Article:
If you use bcvi to connect to a machine but do not include the bcvi --unpack-term command in the startup files for the remove shell (~/.bash_profile as shown above) then you will get an annoying debug message when you exit your SSH connection, as shown below:

$ ssh root@virtual_server Last login: Mon Jun 23 15:16:13 2008 from virtual_client [root@virtual_server ~]# [root@virtual_server ~]# exit logout 'xterm BCVI_CONF=virtual_server:localhost:5009': unknown terminal type. Connection to virtual_server closed.

bcvi is a handy tool to know about if you maintain a system over a high-latency network link. If the file you are editing is only a few kilobytes large but the round-trip latency makes even moving the cursor painfully slow, bcvi should make for a quicker, frustration-free edit.

Ben Martin has been working on filesystems for more than 10 years. He completed his Ph.D. and now offers consulting services focused on libferris, filesystems, and search solutions.

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on Avoid latency while editing remote files using bcvi

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Avoid latency while editing remote files using bcvi

Posted by: Anonymous [ip:] on July 11, 2008 12:21 PM
KDE's implementation of the fish protocol using kio slaves gives similar results. All apps that support kio slaves such as konqueror and kate can be used to browse the remote server and edit files. Since a temporary copy of the file is held locally by the text editor kate latency isn't a problem. Also since it uses the fish protocol all the remote server needs is ssh running.


Gnome has it too. And there is a Gnome port of VIM.

Posted by: Dummy00001 on July 11, 2008 01:24 PM
I wanted to post similar comment - but little bit more on VIM side of things: Gnome has it too. And there is a Gnome port of VIM.

So I expect that Gnome VIM should be able to open all the fancy gnome-vfs supported protocols. From supported protocols, FTP and SFTP (== ssh) both coming to my mind. Never tried that though - Gnome VIM is unusable in many other aspects (I normally use vim-lesstif). Yet, if needed, it can also do the job.


Avoid latency while editing remote files using bcvi

Posted by: Anonymous [ip:] on July 11, 2008 01:24 PM
Apparently, vim supports editing remote files via netrw plugin. To edit file over scp, one can simply invoke vim with command: "vim scp://username@remote/path/to/file.txt" or even "vim scp://username@remote/" and then browse to required file.


Re: Avoid latency while editing remote files using bcvi

Posted by: Anonymous [ip:] on July 11, 2008 01:30 PM
sounds suspiciously like tramp ;-)


Avoid latency while editing remote files using bcvi

Posted by: Dummy00001 on July 11, 2008 01:31 PM
btw, I would love to have separate input screen for terminals. a la old Appolo unix workstations: their terminal emulator has a separate input field below the main terminal screen. Whatever you typed in terminal appeared in the input field first. Pressing Return was sending that really to shell in terminal. That was most useful feature I have ever seen for remote work in shell. My point is, even before you can edit file remotely, you have to input command to start editor with file name. But I guess libreadline will not be accessible that way.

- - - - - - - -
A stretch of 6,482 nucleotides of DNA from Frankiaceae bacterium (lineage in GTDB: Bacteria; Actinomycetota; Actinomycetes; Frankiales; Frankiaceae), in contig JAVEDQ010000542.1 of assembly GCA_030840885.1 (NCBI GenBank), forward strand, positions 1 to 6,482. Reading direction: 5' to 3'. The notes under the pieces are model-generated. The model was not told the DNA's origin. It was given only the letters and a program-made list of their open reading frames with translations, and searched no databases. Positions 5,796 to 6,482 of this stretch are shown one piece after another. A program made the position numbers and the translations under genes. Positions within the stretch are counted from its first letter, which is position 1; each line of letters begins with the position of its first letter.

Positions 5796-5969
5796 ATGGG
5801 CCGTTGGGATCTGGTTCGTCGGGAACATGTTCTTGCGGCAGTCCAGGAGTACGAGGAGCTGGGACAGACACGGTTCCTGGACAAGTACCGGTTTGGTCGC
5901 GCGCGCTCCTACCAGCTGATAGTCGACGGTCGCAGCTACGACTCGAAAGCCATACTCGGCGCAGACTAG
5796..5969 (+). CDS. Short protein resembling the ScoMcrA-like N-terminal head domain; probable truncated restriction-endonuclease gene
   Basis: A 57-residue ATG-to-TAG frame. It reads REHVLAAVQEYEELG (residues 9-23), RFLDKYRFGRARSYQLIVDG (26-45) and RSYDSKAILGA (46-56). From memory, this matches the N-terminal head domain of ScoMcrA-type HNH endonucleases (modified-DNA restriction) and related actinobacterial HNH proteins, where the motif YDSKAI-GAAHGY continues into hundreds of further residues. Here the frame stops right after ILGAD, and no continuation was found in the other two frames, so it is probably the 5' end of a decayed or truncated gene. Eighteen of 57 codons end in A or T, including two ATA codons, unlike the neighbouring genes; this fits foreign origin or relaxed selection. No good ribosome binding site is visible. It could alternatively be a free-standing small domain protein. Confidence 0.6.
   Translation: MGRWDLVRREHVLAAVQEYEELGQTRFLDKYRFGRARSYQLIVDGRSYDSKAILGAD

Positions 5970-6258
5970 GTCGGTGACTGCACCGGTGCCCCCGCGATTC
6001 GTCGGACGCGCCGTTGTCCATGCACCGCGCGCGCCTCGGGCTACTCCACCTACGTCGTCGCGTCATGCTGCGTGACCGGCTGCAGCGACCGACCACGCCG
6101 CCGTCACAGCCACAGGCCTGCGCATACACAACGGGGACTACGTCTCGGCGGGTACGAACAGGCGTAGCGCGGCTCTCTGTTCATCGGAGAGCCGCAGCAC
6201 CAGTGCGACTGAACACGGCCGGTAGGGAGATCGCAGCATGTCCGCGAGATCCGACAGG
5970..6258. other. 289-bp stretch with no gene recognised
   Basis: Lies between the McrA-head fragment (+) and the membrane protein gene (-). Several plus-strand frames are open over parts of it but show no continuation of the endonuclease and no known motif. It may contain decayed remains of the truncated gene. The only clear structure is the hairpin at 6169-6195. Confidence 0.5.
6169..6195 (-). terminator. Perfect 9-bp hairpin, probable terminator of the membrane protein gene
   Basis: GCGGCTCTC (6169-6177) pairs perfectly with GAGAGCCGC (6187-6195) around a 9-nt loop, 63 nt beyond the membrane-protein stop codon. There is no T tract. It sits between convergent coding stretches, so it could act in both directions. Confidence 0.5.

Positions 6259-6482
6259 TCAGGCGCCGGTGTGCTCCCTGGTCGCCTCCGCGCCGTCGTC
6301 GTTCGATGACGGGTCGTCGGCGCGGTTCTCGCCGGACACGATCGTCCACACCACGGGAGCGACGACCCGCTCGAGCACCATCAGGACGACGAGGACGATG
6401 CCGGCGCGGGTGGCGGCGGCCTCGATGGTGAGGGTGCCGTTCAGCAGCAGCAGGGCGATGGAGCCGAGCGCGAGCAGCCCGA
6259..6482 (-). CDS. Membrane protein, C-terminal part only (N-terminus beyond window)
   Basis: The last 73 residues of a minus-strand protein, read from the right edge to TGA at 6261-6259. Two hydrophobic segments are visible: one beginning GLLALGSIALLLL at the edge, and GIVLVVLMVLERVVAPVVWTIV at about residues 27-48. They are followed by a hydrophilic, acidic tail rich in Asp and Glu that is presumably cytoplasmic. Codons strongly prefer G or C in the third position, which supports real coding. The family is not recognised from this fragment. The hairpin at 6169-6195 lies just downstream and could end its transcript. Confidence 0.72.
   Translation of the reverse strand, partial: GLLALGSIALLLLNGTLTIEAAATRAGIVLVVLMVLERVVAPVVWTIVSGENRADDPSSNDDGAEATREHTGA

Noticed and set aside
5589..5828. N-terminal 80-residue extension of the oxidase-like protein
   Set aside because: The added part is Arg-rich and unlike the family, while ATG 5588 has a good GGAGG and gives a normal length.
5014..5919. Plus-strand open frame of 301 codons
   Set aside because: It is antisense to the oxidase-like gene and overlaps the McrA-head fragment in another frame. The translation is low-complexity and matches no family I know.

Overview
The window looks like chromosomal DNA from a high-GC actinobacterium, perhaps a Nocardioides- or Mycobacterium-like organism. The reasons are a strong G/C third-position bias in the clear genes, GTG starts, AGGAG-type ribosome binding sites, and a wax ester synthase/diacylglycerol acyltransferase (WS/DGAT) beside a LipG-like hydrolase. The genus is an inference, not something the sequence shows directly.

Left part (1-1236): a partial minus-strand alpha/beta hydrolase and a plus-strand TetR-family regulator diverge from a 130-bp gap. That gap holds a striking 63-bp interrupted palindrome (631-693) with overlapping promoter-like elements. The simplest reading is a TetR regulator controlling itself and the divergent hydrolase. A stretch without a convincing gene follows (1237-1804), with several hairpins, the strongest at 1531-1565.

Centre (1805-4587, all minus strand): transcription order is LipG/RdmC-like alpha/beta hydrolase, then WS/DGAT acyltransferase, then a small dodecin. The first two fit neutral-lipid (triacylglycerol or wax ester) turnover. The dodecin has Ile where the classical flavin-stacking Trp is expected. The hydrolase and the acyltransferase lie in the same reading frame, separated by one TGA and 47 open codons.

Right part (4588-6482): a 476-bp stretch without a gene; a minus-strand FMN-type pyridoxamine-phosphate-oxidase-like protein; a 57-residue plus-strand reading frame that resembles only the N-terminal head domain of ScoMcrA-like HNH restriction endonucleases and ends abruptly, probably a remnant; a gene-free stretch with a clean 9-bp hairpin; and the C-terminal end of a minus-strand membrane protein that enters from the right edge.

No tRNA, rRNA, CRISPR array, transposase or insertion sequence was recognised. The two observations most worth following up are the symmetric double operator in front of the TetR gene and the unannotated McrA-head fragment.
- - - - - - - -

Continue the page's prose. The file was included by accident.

Avoid latency while editing remote files using bcvi

Posted by: monkeyiq on July 11, 2008 02:21 PM
Of course, you can always use tramp or a local text editor that supports ssh, create the URL for ssh://foo@host/path and open it on the local machine. The major gain of using bcvi is that you can tell the local editor to open a file from the ssh session that is logged into the remote machine, using the relative path on the remote machine.


Avoid latency while editing remote files using bcvi

Posted by: Anonymous [ip:] on July 11, 2008 08:34 PM
vi is pretty much designed from the ground up to support remote editing.


Avoid latency while editing remote files using bcvi

Posted by: Anonymous [ip:] on July 13, 2008 01:10 AM
Type-o in the first sentence of the section referring to the bcvi --unpack-term error. The middle of the sentence has -

in the startup files for the _remove_ shell

when it likely should read -

in the startup files for the remote shell

Error spotting courtesy of my OCD. :-)


personally I prefer vim's netrw plugin with rsync instead of scp

Posted by: Anonymous [ip:] on July 14, 2008 03:50 PM
my normal remote-editing sessions start somewhat like this:
$ eval `ssh-agent -c`; #yes I use tcsh for a shell but I rarely write shell scripts, let alone with tcsh
Agent pid 30997
$ ssh-add
Enter passphrase for /home/meco/.ssh/id_dsa:*********
$ vim rsync://remotesite/www/test.php

And basically, any time you save your work, it's instantly committed to the remote side for preview or whatever.

Additionally, setting up host shortnames in ~/.ssh/config lets me identify each site with a shorter name, and uploading my personal sshkey into the remote site's ~/.ssh/authorizedkeys means a much shorter amount of time going back and forth with passwords -- I only need give my master-password once per session.


Avoid latency while editing remote files using bcvi

Posted by: Anonymous [ip:] on July 14, 2008 08:17 PM
I like sshfs. It works with any application